Today we're fist-pumping for the first Australian woman to ever do this job.

Chief Captain Georgina Sutton





Our first reaction to the news that Jetstar had promoted the first female chief pilot in the history of Australia was a distinct, “what!? We don’t already have one?”

No, we didn’t. Not until now.

Captain Georgina Sutton, who will replace Captain Mark Rindfleish from February 2015, was already the highest-ever ranked female pilot in Australian aviation before being appointed to the Jetstar job.

Think about this.

How many times have you been on a plane, and heard the familiar deep voice of a man inform you that “this is your Captain speaking…”

Try – pretty much every time you’re on a plane.

But now, finally, Australia is levelling the gender playing field and giving women the opportunity to direct, control and be the face of our airlines.

Georgina will oversee the largest fleet of travellers, with around 900 pilots reporting to her.

On her appointment, Georgina said, “I think the women pilots within Qantas are very thrilled that I’ve been appointed to this role. I think it is also a very positive position for me to be in to act as a role model for them. It is something they can aspire to.”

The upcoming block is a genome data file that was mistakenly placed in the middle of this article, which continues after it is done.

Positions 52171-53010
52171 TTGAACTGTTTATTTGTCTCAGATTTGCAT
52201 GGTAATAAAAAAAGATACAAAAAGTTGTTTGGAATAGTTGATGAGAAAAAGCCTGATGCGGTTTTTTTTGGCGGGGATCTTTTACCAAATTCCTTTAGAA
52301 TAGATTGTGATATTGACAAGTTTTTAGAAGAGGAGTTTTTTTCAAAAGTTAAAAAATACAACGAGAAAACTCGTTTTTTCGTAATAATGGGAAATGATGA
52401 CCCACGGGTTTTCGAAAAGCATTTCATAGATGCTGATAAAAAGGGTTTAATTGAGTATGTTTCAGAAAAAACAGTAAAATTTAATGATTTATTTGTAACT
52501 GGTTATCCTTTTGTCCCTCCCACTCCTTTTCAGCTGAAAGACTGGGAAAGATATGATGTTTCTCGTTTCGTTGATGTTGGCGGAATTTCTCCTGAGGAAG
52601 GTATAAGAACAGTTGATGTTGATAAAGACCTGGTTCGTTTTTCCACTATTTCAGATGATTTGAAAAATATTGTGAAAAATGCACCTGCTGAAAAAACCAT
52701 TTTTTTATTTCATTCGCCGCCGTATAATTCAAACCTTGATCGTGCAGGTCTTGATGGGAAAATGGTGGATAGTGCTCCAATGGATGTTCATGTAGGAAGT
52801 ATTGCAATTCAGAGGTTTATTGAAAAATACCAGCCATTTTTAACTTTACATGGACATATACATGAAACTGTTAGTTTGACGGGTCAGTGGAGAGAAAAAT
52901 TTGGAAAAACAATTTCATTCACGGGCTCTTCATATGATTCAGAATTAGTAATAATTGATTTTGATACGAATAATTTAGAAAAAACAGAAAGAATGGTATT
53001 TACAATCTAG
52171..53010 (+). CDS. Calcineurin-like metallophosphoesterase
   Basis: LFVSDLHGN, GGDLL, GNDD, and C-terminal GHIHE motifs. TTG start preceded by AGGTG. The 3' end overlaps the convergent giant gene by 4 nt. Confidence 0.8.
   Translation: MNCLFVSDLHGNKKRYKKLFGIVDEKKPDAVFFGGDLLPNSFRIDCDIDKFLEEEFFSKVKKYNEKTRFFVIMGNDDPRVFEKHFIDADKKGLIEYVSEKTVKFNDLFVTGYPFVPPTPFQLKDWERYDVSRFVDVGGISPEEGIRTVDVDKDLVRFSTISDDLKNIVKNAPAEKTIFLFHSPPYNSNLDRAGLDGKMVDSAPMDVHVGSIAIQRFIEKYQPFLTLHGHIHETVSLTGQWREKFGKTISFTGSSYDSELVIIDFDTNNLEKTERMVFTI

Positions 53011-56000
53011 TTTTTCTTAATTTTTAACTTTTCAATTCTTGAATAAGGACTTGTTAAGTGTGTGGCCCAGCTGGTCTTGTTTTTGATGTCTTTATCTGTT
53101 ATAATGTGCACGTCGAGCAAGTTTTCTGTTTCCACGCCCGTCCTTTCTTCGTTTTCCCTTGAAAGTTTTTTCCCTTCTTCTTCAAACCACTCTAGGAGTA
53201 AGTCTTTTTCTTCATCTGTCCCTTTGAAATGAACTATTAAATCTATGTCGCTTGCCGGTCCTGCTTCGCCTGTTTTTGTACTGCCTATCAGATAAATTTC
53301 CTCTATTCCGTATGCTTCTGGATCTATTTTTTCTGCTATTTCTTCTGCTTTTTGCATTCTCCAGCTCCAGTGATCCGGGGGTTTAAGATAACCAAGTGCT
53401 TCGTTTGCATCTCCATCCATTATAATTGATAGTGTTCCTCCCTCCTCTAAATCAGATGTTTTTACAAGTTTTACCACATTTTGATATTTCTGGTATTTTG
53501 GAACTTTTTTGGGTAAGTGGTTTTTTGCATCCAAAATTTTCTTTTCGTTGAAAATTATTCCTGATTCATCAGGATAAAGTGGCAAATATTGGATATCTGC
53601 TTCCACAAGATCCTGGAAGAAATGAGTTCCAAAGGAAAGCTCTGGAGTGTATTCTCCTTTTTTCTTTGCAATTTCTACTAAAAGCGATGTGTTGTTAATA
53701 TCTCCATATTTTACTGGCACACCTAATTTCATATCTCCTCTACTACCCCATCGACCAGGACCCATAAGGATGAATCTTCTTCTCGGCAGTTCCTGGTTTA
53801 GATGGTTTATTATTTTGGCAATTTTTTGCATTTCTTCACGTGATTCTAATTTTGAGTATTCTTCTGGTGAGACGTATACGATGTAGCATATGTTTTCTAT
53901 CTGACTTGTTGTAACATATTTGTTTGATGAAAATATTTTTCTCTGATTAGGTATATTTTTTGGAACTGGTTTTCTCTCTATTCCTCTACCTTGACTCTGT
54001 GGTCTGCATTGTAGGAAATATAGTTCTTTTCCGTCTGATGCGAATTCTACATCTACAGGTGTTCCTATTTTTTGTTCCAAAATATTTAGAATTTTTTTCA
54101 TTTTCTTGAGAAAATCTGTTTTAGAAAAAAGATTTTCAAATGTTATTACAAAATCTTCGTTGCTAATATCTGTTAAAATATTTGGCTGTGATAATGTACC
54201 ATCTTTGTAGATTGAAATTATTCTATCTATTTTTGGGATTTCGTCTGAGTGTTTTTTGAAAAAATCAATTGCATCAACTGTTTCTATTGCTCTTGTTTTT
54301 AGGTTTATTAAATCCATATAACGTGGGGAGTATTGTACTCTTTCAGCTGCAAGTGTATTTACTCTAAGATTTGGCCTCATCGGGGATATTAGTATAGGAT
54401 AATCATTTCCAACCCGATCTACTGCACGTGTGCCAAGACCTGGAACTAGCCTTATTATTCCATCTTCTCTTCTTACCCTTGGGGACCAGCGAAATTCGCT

Damn straight it is.

This is the image we’re used to seeing.

Jetstar Australia and New Zealand chief executive David Hall said Georgina had won the role in competition with a number of high-calibre candidates. Most of who had been men.

“Georgina has demonstrated strengths in leadership, technical expertise, operations and shares our strong focus on safety,” Mr Hall said.

At Australia’s major airlines, the percentage of female pilots ranges from 4.5 per cent to 9.3 per cent.

We can’t even comprehend how pitiful that amount is.

So although this is only one woman, and it’s only one airline, it’s a significant change for the one gender who seems to predominantly miss out on the successes enjoyed by men in the aviation industry.

So you can tell your daughters, and they can tell theirs, that if Georgina can do it…

They can too.

Already young girls from the USA to Afghanistan are putting on a helmet and declaring: “I want to be a pilot.”

Latifa Nabizada and her sister, Laliuma, are two such girls.

Latifa Nabizada and her sister, Laliuma.

And now there is hope here in Australia. There is hope – and a role model.

CLICK THROUGH a gallery of more young girls who want to be pilots.